The Pennsylvania Department of Environmental Protection (DEP) has fined Stonehenge Appalachia LLC $1.5 million for a series of unauthorized sediment discharges and a landslide it caused in Western Pennsylvania during the construction of a natural gas gathering system there.
The company, an affiliate of Colorado-based Stonehenge Energy Resources LP, has signed a consent order and agreement, accepting responsibility for the incidents, said Acting DEP Secretary Patrick McDonnell. The violations took place between November 2015 and March 2016. Stonehenge has been working on restoration and mitigation activities.
DEP issued the company and its contractors a cease and desist order in March for violating environmental regulations and various stream and wetland crossings along an 18-mile pipeline in Butler County. The agency said it determined that Stonehenge caused "uncontrolled and unpermitted" discharges of sediment into a stream, filled two wetlands with sediment and caused a landslide into a stream.
The company's boring work, DEP said, also discharged significant amounts of drilling fluids, including bentonite clay, into state waters. Stonehenge had appealed the cease and desist order, but will withdraw its appeal as part of the consent order.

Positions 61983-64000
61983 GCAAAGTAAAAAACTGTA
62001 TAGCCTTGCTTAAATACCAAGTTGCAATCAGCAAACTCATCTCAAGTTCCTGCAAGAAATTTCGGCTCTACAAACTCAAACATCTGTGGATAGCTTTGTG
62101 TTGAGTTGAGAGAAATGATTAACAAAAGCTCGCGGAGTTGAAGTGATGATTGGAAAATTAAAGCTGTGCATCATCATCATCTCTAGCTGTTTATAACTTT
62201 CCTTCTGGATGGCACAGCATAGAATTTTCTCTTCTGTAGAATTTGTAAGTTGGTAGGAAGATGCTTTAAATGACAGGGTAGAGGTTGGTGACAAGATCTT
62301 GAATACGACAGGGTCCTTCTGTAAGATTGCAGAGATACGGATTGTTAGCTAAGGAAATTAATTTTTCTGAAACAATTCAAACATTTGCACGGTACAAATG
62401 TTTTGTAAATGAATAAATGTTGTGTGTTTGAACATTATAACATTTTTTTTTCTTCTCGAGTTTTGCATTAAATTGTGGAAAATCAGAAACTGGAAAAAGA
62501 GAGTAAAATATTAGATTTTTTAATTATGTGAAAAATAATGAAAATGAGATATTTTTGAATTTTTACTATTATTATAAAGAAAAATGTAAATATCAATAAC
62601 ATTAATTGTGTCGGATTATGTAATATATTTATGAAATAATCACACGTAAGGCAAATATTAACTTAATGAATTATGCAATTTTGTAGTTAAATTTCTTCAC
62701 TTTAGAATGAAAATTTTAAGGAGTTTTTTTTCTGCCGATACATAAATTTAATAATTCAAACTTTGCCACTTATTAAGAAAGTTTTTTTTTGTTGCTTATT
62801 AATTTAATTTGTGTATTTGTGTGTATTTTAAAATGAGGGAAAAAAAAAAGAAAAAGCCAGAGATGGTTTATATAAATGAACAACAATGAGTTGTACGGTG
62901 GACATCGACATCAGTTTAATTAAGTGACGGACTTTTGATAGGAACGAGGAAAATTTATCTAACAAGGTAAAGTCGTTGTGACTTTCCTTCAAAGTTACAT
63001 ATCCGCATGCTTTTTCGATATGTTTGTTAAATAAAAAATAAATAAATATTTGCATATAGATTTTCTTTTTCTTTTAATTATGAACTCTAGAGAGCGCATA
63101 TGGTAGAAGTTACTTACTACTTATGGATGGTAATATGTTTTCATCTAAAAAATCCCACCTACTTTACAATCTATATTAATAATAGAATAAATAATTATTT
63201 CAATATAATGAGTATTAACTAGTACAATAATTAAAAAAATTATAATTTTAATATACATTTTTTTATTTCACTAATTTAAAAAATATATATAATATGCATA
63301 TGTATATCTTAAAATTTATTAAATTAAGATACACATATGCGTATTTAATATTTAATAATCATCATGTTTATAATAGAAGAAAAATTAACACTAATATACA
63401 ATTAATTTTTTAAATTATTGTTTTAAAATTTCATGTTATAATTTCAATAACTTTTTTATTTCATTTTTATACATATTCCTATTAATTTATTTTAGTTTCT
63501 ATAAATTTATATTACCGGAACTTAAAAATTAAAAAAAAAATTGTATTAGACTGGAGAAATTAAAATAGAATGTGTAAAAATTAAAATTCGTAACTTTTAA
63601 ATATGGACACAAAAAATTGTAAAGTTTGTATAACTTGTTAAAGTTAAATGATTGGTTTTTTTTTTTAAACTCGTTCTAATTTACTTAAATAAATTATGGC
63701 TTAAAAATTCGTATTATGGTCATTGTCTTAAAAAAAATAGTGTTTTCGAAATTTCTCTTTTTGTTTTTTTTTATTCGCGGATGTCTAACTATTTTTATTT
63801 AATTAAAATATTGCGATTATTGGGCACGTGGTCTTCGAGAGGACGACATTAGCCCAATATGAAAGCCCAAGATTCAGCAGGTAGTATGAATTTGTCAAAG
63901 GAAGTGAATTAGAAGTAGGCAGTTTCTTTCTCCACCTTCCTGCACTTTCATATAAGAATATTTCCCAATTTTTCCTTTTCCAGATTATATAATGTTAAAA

Stonehenge operates in the Rockies and Appalachia. In 2015, it agreed to construct a 400 MMcf/d gathering system for Rex Energy Corp.'s Moraine East acreage in northern Butler County (see Shale Daily, June 4, 2015). That system collects natural gas for delivery to MarkWest Energy Partners LP's Bluestone processing facility in southwestern Butler County.
In February, DEP inspectors observed a landslide near a compressor station that's owned by the MarkWest facility. The fine was assessed for violating the state's Oil and Gas Act, Clean Stream Law, Dam Safety and Encroachments Act and the Solid Waste Management Act.